View from space |

View from space

Paul Andersen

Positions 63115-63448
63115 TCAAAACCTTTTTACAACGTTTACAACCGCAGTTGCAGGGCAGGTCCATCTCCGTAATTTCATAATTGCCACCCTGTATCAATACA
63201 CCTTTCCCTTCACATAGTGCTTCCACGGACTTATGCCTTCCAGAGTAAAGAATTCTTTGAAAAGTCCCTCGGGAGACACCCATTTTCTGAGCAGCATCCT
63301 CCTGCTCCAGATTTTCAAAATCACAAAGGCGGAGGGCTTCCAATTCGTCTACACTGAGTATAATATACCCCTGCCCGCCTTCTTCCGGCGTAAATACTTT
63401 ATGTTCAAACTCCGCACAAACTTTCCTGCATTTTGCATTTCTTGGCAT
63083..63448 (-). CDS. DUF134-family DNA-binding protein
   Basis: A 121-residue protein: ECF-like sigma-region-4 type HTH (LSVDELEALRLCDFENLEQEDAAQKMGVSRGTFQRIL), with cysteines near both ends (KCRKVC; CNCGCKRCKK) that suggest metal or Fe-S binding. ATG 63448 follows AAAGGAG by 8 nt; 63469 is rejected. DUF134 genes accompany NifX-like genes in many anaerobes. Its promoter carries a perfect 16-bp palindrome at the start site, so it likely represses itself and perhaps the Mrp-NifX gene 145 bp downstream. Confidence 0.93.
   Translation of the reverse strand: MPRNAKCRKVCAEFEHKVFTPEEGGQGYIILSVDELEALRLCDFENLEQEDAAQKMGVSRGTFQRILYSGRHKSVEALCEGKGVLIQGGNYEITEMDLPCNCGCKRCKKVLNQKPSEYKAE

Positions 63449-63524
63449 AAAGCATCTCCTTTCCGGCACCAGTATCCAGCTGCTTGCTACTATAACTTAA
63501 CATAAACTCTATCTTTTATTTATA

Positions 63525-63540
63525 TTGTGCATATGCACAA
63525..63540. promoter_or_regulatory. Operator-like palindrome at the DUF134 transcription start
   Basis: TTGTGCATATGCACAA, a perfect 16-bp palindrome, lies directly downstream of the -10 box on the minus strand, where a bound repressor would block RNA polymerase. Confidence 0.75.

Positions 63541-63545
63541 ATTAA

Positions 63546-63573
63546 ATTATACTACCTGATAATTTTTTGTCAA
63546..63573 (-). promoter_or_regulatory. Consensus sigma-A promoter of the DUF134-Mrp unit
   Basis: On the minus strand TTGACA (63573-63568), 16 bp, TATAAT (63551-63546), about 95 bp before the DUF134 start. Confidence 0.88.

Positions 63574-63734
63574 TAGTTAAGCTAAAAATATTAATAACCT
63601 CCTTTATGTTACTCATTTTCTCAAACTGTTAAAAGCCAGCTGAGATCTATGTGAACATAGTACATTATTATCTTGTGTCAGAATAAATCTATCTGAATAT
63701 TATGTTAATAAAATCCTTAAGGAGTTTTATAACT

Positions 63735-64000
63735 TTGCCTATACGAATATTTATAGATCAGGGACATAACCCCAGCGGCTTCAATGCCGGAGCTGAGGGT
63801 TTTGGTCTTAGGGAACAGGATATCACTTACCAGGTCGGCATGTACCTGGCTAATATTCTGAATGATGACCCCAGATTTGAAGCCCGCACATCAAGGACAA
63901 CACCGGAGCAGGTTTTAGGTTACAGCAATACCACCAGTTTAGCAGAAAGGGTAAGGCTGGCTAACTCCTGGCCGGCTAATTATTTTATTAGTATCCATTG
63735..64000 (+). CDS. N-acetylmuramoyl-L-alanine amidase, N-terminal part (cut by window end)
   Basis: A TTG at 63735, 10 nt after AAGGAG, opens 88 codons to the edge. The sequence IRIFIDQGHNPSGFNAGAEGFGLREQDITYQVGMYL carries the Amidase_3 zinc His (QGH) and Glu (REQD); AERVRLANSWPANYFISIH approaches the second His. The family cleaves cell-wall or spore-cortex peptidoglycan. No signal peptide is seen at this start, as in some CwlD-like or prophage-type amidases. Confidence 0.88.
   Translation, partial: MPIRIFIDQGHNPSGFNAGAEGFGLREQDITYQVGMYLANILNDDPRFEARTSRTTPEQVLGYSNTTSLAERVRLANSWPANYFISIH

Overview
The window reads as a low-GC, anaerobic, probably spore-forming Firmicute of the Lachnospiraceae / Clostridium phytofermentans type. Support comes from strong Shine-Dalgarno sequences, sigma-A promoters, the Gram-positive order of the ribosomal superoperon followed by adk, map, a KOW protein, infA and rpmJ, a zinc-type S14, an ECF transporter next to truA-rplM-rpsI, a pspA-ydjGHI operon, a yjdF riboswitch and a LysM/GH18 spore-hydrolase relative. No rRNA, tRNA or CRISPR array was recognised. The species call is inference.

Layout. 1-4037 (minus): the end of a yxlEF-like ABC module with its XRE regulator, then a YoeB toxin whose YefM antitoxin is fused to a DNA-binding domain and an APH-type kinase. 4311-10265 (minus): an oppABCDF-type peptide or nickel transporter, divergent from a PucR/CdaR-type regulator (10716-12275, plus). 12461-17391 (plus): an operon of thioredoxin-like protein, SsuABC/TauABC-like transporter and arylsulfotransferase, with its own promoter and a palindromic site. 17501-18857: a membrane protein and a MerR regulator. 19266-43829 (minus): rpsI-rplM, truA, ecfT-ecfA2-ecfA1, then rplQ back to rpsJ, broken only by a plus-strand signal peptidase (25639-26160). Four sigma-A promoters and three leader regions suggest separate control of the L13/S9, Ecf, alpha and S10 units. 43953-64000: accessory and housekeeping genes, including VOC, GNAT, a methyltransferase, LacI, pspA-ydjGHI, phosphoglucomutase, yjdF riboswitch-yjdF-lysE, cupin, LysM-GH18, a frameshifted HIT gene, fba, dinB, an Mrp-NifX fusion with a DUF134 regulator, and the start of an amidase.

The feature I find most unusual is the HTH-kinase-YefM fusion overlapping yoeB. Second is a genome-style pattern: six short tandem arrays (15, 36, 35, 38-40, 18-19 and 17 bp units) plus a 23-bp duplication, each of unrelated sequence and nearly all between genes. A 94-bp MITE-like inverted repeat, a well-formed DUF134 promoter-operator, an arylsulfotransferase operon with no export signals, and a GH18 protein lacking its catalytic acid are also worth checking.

“When in doubt,” says photographer David Hiser, “go higher.” The reference is to photography, but the maxim also speaks to vision and insight. Standing on a mountain pass or high peak offers a rare perspective on the world, and the higher you get, the better the perspective.Trailblazers have always sought high ground from which to chart their courses through the wilderness. Lewis and Clark gained elevation in the Bitterroots to determine their way to the Pacific. Ferdinand Hayden and his “Rover Boys” climbed the highest peaks in the Elk Range to accurately survey the Roaring Fork Valley. A mountain summit becomes a mere pimple when you think of the perspective from outer space. Astronauts often return from missions with a profound shift in attitude about the earth. Their appreciation for the planet grows with newfound awareness gleaned from beyond the atmosphere.Last week, while supervising space walks to repair the shuttle Discovery, Commander Eileen Collins looked out at the Earth and saw widespread environmental destruction. Her immediate reaction was alarm.During a video transmission to Earth, Collins warned that greater care was needed to protect natural resources. That warning wasn’t part of her mission as a shuttle commander; it was her mission as a caring human being.”Sometimes you can see how there is erosion, and you can see how there is deforestation. It’s very widespread in some parts of the world,” said Collins. “We would like to see, from the astronauts’ point of view, people take good care of the Earth and replace the resources that have been used.”The space program has proved that nationalities are linked by the common thread of humanity. What Collins and other space travelers come to understand is that humanity is inexorably linked to the Earth and its fragile, life-sustaining atmosphere and biosphere.”The atmosphere almost looks like an eggshell on an egg, it’s so very thin,” described Collins. “We know that we don’t have much air, we need to protect what we have.”When Apollo 14 astronaut Edgar Mitchell, one of only 12 humans to walk the lunar surface, looked at Earth, he said, “It was a beautiful, harmonious, peaceful-looking planet, blue with white clouds … and one that gave you a deep sense of home, of being, of identity. Each man comes back to Earth with a feeling that he is no longer only an American citizen; he is a planetary citizen.”Apollo Astronaut Eugene Cernan had a similar reaction. “I stood in the blue darkness and looked in awe at the Earth from the lunar surface. What I saw was almost too beautiful to grasp.””The greatest fallout of the space program,” reasoned the Rev. Theodore Hesburgh, president of Notre Dame University, “was not the close-up view of the moon, but a look at spaceship Earth from afar. For the first time in the history of humanity, we were able to see our planet for what it really is.” Observations from space paint a picture of a delicate planet floating in an otherwise lifeless void. On the ground, our observations of ecological disasters underscore that perspective, especially the way it was expressed in a recent article by Bill Marsh in The New York Times: “Pristine lands, by the strictest definition, no longer exist, scientists say. Atmospheric pollution has settled on every earthly surface. Human-induced climate change is affecting ecosystems across the planet. Untrammeled landscapes are fragmented and shrinking.” Paul Andersen thinks we need a global perspective shift if we hope to save what’s left. His column appears on Mondays.

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